Home > Ephemeris Program, Star Clusters > 10/28/2014 – Ephemeris – The Pleiades Distance Controversy

10/28/2014 – Ephemeris – The Pleiades Distance Controversy

October 28, 2014

Ephemeris for Tuesday, October 28th.  The sun will rise at 8:14.  It’ll be up for 10 hours and 22 minutes, setting at 6:37.   The moon, 2 days before first quarter, will set at 10:37 this evening.

Yesterday we looked at the Pleiades or Seven Sisters star cluster.  The Pleiades is nearby.  For a long time the Pleiades distance was calculated to be about 435 light years.  It was beyond the distance that could be determined from the Earth by triangulation or parallax.  In the early 1990s the European Space Agency satellite Hipparcos was launched to improve and extend the parallax measurement of nearby stars.  However the distance determined to the Pleiades was 392 light years, 90 percent of the previous value.  A lot of what we have determined about stars and their evolution was based on the original distance to the Pleiades.  It meant that the Pleiades stars were  dimmer than first calculated, affecting our ideas of stellar evolution.  Many astronomers were wary of the supposed more accurate Hipparcos result.  However recently using a network of radio telescopes that span the diameter of the Earth in a Very Long Base Interferometry Array, a new distance was determined, a more agreeable 444 light years.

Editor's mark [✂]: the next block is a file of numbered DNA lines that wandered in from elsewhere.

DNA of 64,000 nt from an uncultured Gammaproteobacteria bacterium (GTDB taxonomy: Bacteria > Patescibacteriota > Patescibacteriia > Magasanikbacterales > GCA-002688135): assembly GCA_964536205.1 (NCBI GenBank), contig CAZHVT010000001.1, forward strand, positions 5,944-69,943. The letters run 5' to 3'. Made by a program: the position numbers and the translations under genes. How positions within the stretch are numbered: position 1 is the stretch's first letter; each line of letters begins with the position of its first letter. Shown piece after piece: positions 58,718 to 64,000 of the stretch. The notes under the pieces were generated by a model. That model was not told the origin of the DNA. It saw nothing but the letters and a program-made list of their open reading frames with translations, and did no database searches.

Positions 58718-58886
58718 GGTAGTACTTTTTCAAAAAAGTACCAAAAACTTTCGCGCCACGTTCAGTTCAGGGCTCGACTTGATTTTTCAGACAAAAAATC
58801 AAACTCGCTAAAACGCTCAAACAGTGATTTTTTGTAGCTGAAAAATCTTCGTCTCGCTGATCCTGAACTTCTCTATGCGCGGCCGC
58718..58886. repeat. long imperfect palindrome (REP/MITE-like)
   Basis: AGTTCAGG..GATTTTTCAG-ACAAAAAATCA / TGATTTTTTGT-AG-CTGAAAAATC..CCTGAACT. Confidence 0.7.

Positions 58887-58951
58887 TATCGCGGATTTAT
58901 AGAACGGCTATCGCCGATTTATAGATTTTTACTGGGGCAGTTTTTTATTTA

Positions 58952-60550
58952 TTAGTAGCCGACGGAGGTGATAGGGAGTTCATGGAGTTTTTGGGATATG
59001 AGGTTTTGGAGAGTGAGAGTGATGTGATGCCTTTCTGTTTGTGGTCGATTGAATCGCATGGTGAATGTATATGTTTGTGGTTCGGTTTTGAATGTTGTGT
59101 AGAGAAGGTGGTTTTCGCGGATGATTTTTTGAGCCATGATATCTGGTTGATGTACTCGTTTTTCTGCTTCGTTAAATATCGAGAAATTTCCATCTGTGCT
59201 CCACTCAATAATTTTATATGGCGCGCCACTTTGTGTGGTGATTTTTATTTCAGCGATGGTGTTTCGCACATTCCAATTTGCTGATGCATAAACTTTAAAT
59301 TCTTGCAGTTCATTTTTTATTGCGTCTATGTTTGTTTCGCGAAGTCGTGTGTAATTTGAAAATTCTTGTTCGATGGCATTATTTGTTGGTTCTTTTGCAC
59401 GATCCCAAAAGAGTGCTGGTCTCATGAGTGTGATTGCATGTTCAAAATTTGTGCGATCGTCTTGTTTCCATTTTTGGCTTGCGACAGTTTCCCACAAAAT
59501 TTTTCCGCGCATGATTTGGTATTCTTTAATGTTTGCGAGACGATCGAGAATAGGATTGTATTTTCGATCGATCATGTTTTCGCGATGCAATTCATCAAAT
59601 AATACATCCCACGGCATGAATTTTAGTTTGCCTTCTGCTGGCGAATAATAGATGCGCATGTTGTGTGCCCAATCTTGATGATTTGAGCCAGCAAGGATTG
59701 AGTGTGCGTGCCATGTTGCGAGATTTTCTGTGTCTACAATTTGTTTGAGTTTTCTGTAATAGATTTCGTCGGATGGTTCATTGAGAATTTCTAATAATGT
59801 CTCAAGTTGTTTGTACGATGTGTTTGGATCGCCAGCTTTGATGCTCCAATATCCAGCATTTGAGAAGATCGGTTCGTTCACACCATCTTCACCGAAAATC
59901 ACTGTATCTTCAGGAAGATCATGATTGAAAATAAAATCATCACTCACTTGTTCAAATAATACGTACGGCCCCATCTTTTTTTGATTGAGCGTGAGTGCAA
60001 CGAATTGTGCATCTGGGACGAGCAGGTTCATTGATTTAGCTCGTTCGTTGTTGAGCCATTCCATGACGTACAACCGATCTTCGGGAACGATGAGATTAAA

Times are for the Traverse City/Interlochen area of Michigan.  They may be different for your location.

Addendum

The Pleiades, about what you'd see in binoculars.

The Pleiades, about what you’d see in binoculars.

vlbi_array

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